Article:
Practicing each of the techniques listed below will help you to have more control of your pencil.
With a little practice, you will be able to feel confident drawing anything your mind can imagine.
Different drawing methods:
- Hatching – shading with closely drawn parallel lines.
- Cross-hatching – shading with intersecting sets of parallel lines.
- Stippling – the process of drawing, painting, or engraving using numerous small dots or specks.
- Small circles – shading with small circular motions
- Scribbling – shading with the use of different lines
- Blending – blending graphite with a blending tool like a Tortillon or Blending Stumps
Practice all of these pencil sketching basics until you feel confident you can apply them on a real drawing.
On the examples above I traced a nickel to create the circles. Then I applied the different techniques to create depth.
Below are some drawings I did with different shading techniques.
In this graphite drawing, I used the blending method. You can purchase a print of this drawing by visiting Happy Your Home Print.
In this ink drawing, I used a combination of hatching, small circles, and stippling. You can purchase prints of this drawing by visiting Rustic Watermill Print.
Elements of shading
Understanding the elements of shading and how light reacts to objects will help you to create photo-realistic drawings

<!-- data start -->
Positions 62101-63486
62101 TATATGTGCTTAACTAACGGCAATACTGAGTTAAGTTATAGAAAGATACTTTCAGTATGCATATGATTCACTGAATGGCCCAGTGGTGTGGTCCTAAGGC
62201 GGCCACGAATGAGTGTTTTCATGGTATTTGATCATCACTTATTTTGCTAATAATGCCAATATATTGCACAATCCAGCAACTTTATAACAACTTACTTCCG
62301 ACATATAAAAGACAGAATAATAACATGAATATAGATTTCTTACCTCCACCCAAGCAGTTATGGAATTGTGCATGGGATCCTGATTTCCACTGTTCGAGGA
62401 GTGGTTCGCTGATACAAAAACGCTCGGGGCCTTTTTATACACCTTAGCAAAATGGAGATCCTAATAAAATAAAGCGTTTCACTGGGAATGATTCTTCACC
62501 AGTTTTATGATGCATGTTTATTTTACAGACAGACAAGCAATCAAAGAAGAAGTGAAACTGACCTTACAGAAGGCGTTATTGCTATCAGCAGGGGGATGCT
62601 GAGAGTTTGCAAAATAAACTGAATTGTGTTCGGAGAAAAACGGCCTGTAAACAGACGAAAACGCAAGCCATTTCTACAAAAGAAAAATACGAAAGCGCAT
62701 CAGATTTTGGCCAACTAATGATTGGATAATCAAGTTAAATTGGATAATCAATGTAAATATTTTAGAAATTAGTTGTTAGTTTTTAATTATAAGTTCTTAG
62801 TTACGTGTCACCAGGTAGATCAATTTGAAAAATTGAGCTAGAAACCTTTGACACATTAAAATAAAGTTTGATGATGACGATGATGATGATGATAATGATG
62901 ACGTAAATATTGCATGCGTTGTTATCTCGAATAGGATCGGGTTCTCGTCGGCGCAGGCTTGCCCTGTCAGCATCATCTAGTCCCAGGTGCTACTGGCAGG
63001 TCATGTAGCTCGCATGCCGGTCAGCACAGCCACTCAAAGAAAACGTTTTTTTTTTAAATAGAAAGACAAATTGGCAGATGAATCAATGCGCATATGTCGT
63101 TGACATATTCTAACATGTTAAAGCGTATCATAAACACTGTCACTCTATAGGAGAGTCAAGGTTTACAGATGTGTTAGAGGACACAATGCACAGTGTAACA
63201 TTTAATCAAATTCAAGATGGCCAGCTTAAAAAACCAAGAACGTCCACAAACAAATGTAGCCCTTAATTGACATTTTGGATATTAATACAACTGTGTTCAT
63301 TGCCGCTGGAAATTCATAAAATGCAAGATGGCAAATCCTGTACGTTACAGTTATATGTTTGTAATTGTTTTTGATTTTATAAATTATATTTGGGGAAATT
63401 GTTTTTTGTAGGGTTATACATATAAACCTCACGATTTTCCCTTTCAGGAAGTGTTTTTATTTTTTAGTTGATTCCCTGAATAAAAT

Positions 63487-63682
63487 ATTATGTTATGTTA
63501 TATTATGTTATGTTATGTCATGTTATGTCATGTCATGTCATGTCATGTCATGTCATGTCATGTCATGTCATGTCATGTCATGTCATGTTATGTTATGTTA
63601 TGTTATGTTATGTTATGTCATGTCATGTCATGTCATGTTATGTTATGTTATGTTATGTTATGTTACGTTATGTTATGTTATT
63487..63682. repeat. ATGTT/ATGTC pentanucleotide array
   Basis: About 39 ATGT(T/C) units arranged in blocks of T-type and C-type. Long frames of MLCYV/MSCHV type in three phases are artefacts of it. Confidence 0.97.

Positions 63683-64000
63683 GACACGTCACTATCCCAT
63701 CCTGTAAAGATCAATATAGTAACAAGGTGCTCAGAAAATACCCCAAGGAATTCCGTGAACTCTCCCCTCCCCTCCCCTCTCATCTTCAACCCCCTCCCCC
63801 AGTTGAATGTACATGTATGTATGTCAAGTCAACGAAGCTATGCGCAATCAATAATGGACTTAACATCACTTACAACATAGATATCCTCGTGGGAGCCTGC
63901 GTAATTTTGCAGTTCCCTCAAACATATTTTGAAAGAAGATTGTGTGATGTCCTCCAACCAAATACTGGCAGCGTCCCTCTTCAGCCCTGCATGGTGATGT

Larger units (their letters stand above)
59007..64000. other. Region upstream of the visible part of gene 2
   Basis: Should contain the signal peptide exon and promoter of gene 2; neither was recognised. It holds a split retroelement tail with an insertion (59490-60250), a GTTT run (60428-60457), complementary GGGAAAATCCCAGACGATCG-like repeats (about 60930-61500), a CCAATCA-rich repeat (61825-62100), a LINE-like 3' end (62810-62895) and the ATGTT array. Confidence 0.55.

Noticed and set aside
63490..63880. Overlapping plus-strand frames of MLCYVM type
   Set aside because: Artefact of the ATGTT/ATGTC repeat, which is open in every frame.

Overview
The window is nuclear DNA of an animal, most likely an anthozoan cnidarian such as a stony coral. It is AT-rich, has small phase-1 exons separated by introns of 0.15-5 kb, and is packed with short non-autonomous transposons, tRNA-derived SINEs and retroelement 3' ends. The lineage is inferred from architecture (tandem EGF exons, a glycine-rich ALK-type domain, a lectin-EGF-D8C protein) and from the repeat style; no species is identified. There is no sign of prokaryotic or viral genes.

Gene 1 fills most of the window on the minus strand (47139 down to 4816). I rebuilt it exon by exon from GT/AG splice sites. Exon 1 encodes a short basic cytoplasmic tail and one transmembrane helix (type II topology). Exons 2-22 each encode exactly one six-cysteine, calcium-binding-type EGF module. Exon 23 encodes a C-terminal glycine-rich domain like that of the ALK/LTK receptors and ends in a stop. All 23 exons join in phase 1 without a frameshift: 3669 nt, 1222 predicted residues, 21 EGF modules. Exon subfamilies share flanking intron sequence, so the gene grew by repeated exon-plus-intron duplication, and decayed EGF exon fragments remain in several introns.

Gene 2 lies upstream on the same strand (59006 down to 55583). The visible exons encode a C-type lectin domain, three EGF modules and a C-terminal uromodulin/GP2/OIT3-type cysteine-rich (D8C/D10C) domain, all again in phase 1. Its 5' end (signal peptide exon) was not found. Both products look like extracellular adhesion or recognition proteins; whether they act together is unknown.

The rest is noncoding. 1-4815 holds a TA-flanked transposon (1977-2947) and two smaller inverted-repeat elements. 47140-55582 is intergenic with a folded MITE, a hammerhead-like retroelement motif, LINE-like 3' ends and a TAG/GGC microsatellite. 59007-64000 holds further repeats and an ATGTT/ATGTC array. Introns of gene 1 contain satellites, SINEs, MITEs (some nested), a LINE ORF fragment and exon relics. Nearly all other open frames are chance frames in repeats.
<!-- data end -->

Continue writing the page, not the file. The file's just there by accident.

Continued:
The 5 elements of shading are:
- Full light
- Core shadow
- Reflected light
- Cast shadow
Learn more by visiting Drawing Tips For Realistic Drawings – The Elements Of Shading
Once you have an understanding of how light reacts to different subjects and materials you will be able to use the drawing techniques above to create a realistic drawing.
Control Your Edges
Edges created by value define the separation of objects.
In real life, there are no lines around objects.
You can see an object by the values of the object and the different values of the space around the object.
Value is the relative lightness or darkness of a color.
You can see in the drawing below that I was able to create separation from all of the objects by concentrating on the edges of each object.
Practice by creating an edge and adding value to the area without ruining the edge.
Draw a straight line and add lines that connect with the line. Make sure that there are no gaps between the lines. The lines should be touching each other.